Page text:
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Supervisor Helene's story

Helene is a 50 year old professor who has supervised twelve PhD students. She has experienced the changes that supervision and the graduate school have gone through over the past decades, changes that she feels ambivalent about.

On the one hand, she appreciates the more structured organization of the graduate school and the fact that there is a time limit for writing a dissertation. On the other hand, she regrets that a PhD student’s path toward a role and identity as a researcher has become too regulated and instrumental. These changes, she thinks, are reflected in the people who are accepted as PhD students. In general, one consequence of the tougher financing requirements has led to a situation that many of the PhD students are on a higher academic level than before. Another situation is that many might not have been accepted for PhD study , or might drop out under the increase in pressure.

Additionally, what it means to write a dissertation or thesis has changed with an increasing pressure to publish articles. Sometimes, that pressure makes the PhD students uncertain and they come to Helene for direction, and ask for clear answers about what to do. They ask what questions would be the right ones to ask and what answers would be preferred. In the light of this, Helene believes that PhD students sometimes put themselves in too dependent a position in relation to their supervisors and place unreasonable demands on them.

She emphasizes that she really tries to give the PhD students clear answers and tries to be there for them. However, she also thinks that some of the PhD students who she supervises need to be more independent in their way of thinking, and should try to find their own research questions and research practices. In her supervision, Helene regards herself as a sounding board and adviser rather than as one who has the correct answers.

Helene thinks that she does what she can to encourage her PhD students to become more independent in their research. When they come to her with suggestions on perspectives, questions or theories, she always tries to respond in a positive and constructive way.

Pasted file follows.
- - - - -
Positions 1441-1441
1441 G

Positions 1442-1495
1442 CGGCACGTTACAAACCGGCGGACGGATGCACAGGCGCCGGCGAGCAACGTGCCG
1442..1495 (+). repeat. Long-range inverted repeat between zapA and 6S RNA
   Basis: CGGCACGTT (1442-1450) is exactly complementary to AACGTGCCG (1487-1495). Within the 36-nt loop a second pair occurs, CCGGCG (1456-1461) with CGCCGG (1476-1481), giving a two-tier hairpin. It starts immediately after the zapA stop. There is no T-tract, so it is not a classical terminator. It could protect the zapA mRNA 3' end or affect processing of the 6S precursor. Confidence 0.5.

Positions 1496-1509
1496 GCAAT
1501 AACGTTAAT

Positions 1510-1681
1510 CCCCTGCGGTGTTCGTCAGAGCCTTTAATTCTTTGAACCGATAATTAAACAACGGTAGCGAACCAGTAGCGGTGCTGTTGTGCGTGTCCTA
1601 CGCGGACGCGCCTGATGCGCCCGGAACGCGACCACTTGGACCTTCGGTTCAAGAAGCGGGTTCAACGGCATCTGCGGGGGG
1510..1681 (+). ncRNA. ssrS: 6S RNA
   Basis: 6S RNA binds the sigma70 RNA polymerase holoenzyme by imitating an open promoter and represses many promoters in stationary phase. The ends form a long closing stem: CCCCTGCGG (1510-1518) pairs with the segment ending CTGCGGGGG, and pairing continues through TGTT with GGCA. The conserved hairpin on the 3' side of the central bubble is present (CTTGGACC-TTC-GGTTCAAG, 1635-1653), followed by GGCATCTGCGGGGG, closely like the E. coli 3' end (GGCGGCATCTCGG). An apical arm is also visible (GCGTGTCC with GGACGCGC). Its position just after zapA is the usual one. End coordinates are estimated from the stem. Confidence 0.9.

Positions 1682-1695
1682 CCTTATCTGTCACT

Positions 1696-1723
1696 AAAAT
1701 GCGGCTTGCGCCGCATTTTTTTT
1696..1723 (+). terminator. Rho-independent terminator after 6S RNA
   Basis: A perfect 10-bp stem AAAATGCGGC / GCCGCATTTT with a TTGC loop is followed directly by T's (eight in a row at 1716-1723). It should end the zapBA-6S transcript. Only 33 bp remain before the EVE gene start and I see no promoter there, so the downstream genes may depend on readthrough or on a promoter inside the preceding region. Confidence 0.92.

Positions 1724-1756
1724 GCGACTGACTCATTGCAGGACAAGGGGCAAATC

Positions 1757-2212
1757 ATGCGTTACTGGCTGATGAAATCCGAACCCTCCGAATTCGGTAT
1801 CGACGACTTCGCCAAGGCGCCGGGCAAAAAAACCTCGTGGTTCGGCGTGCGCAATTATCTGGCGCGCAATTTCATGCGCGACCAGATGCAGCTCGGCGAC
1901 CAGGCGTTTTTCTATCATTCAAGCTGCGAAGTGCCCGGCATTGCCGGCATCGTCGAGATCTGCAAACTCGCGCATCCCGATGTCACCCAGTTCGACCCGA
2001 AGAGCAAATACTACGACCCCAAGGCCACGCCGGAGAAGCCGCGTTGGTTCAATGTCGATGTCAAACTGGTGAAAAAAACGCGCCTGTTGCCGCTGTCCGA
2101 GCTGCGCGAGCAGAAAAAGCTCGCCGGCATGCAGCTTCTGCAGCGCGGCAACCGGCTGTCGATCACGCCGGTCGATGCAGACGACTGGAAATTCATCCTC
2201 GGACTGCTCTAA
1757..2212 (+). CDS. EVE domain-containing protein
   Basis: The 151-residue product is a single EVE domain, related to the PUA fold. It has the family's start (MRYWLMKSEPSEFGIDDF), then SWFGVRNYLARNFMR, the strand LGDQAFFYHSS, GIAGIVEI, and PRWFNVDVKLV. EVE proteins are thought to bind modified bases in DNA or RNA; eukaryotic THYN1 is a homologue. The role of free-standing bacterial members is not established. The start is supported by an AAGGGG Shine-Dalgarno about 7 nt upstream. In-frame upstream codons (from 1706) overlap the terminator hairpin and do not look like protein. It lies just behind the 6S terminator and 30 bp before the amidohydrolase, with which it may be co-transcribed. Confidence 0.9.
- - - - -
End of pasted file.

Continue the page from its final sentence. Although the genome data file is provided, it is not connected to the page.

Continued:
At the same time however, there are limits to the kinds of project she is willing to support. She once had to ask a PhD student to change to another supervisor because, in that case, she could not support the type of study that the PhD student wanted to carry out which went against her advice.

According to Helene, one of the most important parts of supervision is to help to give a dissertation a structure and to be an “early” peer review of PhD students’ writing.

She summarizes her view on supervision as a balancing act between supporting the independence of doctoral students and avoiding falling into traps that can hurt their work and future career as researchers. Helene feels she is not in competition with her students and that she does not lose prestige herself if a student publishes in a prestigious journal, rather it reflects well on her for supporting their work. At the same time that she asked one of her students to change supervisor, another student who persisted, carried out a study and managed to publish it in a prestigious journal, which in her view was evidence both of their successful independence, and her support in the right places.

Helene sees strong students with enough independence to argue for their ideas as something positive. She does not think that graduate school is primarily and solely about writing a dissertation, but instead it should ensure that PhD students build up a researcher identity and independence which they can rely on in the future.

Contact person for Advice for doctoral supervisors

Margareta Jernås
Phone: +46 (0)31-342 94 33
Send e-mail to Margareta
 


These web pages were created by Silwa Claesson and Gina Wisker.

Page Manager: Olof Siverbo|Last update: 1/17/2013
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